CFPB Wants to Allow Banks to Test Their Own Mortgage Disclosures

In its ongoing efforts to promote business transparency, the Consumer Financial Protection Bureau (CFPB) is proposing a plan that would allow banks to test new mortgage disclosures for borrowers on their own.

Citing that accurate and effective disclosures are critical in helping Americans understand the costs, benefits, and risks of different financial products and services, the CFPB is calling on its authority from Congress to develop rules that ensure consumers receive the full extent of service and that companies comply with those rules.

Part of the authority from Congress includes empowering the CFPB to provide a legal “safe harbor” to companies creating revised disclosures. And for the disclosures the CFPB approves, the bureau will deem participating companies “to be in compliance with” or “exempt from” otherwise applicable federal disclosure requirements for a defined period.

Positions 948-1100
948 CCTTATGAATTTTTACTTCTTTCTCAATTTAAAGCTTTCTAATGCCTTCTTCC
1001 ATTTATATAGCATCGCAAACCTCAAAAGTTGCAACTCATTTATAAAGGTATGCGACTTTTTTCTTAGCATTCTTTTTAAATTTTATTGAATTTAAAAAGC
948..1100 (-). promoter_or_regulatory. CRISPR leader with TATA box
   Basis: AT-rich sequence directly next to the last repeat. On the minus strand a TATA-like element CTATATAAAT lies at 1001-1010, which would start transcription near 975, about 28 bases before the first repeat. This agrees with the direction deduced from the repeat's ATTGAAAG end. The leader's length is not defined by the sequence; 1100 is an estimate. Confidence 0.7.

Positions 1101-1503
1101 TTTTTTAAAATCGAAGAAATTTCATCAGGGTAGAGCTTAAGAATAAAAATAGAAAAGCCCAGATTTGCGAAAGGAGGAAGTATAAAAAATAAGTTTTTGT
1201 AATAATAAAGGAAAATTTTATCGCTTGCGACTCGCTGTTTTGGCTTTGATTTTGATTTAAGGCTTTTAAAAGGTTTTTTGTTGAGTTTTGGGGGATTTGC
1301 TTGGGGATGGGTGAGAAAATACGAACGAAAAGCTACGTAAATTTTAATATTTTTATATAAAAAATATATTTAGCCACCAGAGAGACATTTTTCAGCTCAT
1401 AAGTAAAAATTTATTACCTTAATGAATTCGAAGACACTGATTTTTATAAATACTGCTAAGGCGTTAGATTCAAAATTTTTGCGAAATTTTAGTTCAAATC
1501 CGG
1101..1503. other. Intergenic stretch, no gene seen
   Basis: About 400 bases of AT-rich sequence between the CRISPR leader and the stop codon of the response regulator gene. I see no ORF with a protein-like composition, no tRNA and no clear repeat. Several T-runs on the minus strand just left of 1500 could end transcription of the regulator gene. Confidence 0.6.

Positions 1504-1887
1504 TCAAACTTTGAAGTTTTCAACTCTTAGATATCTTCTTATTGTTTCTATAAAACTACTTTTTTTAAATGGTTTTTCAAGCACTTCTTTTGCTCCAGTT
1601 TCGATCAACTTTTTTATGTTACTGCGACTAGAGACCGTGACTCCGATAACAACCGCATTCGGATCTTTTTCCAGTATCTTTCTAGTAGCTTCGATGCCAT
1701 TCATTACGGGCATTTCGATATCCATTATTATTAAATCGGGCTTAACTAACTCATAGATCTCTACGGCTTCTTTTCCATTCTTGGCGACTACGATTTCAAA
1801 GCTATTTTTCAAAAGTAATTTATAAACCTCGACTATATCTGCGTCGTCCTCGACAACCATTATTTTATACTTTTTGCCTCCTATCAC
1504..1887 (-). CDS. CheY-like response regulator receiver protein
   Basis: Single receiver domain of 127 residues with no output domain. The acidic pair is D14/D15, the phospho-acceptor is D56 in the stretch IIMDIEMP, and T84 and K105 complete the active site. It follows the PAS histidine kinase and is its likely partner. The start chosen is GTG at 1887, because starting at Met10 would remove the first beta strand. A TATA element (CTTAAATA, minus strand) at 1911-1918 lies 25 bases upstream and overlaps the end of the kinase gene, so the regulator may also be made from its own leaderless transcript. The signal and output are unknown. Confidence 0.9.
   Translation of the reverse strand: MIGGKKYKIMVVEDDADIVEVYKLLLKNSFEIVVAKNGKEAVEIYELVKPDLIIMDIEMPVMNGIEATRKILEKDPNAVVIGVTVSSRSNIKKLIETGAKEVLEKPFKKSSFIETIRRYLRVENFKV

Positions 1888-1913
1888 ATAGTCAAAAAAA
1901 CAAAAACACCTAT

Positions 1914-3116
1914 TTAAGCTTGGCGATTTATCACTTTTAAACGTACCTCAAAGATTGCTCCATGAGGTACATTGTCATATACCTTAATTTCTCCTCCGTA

The CFPB releases its proposal regarding trial disclosure programs with the intent for the policy to encourager banks, thrifts, credit unions, and other financial services companies to innovate by offering and executing such programs.

CFPB’s proposed policy contains four sections:

Section A describes which proposed programs will be considered eligible for a temporary waiver. Section B lists factors that decide whether to approve a proposed program for a waiver. Section C details CFPB’s procedures for issuing waivers, and Section D describes how the agency will disclose information about these trial programs.

The CFPB’s proposal for a trial mortgage disclosure program comes almost a month after the agency issued an extension for new mortgage disclosures set to take effect in January.

Written by Jason Oliva

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